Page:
Compact infill development can create affordable, inclusive and attractive cities, like Montreal, "plus belle ville au monde."
The idea of filtering is key to pro-housing-development arguments of the benefits of market-rate housing to the affordability of housing. New research finds that filtering is highly variable depending on location.
Social Science Research Network (SSRN)
To increase affordability communities should support moderate-priced housing development. This increases housing options for middle-income households, and for lower-income through filtering, as households move from low- to moderate-priced units.
A new working paper adds another perspective to the debate about easing zoning regulations to address the affordable housing crisis.
Inclusivity requirements should be used with caution. Increasing the portion of below-market housing units tends to reduce total housing production, particularly moderate-priced homes.
Good research indicates that building middle-priced housing increases affordability through "filtering," as some lower-priced housing occupants move into more expensive units, and over time as the new houses depreciate and become cheaper.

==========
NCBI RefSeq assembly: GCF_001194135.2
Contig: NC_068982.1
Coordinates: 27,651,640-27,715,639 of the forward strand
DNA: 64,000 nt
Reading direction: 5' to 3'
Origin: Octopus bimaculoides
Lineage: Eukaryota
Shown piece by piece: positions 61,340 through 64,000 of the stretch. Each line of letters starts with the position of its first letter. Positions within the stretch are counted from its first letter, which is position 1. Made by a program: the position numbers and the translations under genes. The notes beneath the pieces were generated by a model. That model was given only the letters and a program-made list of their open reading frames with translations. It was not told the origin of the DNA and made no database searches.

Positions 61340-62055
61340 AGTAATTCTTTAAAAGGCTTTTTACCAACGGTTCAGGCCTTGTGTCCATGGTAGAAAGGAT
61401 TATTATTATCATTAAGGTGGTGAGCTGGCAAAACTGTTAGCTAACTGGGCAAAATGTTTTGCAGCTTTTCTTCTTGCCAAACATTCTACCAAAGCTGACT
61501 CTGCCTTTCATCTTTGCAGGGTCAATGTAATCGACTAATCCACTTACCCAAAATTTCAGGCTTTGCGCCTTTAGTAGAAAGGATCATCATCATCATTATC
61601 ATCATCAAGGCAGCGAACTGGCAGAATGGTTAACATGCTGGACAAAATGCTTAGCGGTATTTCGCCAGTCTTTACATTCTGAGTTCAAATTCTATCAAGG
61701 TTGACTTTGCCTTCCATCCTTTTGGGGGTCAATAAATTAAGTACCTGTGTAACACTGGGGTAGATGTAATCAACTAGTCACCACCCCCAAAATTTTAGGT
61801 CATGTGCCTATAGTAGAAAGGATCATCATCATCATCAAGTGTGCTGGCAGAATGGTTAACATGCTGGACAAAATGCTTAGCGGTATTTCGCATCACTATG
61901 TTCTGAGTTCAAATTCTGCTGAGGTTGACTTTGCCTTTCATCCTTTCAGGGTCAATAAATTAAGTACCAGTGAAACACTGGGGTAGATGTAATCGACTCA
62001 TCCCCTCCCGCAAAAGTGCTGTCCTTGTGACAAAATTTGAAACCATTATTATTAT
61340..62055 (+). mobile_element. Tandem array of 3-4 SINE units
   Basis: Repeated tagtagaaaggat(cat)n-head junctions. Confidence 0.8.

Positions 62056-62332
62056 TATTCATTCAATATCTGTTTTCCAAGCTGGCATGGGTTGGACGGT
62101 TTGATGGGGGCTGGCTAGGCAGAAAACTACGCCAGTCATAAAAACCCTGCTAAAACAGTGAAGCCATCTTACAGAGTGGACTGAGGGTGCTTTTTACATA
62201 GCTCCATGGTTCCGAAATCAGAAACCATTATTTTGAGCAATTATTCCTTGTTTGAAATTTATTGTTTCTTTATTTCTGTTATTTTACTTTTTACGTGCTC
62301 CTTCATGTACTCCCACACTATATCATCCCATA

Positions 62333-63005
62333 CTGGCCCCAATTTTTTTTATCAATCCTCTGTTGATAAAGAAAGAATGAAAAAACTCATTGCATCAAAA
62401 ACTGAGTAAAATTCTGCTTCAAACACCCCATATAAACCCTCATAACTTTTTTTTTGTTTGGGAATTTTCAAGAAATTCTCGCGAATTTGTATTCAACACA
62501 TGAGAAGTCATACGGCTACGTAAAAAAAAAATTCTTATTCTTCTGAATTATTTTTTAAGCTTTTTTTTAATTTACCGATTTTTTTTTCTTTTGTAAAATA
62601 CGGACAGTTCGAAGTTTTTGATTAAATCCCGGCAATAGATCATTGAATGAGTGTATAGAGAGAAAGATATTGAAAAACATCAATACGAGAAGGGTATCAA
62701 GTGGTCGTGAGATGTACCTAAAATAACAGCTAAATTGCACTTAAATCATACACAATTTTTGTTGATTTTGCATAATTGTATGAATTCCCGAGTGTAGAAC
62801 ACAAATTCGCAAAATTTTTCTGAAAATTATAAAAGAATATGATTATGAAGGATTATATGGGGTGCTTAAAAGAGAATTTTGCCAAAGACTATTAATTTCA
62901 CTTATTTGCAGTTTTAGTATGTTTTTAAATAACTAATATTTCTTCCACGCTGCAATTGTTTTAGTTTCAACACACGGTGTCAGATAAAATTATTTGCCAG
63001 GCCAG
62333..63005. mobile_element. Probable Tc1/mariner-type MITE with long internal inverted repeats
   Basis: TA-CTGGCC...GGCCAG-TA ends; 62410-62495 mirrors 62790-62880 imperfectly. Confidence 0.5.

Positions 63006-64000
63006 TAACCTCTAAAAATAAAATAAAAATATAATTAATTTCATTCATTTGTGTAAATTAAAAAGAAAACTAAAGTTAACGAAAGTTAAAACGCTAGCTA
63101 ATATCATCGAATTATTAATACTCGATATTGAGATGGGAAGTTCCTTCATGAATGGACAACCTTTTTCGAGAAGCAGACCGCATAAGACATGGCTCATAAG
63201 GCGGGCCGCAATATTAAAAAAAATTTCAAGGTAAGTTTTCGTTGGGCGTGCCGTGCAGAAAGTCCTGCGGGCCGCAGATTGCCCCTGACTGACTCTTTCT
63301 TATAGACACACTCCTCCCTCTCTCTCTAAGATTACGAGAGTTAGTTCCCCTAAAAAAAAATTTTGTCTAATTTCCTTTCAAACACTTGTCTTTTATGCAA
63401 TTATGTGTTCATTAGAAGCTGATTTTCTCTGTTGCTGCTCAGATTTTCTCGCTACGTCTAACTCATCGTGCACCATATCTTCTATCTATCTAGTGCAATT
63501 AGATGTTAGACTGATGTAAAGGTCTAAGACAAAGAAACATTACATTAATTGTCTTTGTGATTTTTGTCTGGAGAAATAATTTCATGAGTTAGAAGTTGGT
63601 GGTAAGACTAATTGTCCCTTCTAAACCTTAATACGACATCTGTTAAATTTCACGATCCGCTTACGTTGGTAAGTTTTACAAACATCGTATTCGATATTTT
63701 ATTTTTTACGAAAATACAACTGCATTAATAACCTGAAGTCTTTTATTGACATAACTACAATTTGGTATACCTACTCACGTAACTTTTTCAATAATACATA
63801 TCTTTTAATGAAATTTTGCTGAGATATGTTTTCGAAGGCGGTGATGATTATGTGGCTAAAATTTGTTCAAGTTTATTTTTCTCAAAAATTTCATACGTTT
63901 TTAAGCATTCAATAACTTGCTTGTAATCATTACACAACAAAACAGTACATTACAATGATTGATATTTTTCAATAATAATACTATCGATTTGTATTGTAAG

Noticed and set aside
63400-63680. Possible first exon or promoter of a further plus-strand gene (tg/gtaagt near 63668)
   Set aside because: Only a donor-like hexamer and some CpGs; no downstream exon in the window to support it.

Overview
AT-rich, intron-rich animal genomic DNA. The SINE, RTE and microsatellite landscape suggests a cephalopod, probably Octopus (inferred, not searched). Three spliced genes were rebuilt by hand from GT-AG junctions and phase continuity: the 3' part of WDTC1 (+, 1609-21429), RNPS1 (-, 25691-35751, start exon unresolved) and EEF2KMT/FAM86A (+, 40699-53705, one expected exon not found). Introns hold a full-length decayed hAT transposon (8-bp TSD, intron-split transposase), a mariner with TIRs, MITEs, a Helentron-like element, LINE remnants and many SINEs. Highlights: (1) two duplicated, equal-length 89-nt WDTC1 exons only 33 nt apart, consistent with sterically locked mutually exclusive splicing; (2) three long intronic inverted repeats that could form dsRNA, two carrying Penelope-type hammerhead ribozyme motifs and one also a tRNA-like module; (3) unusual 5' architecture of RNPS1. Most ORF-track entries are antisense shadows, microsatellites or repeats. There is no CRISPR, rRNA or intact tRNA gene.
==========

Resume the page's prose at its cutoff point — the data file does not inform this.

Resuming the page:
Australia's housing market has built steadily at market rates but housing affordability has remained steady. What if building waves of new supply isn't enough to improve affordable housing options for those in need?
There are two fundamental flaws with the emergent "YIMBY" approach to planning and development politics, according to this article in an influential magazine of the American left.
Housing advocates tend to agree that we need to supplement market-rate luxury development with subsidized affordable housing, but rarely do we ask the market to provide housing for people further down the income ladder. That's bad policy.
Two new reports, and one older one, assign unequal significance of the ability of new market rate housing to filter older housing into affordability.
East Bay Express
A new report from the Harvard Joint Center for Housing Studies adds to what seems, at this point, like a tsunami of bad news for rental housing affordability.
The Washington Post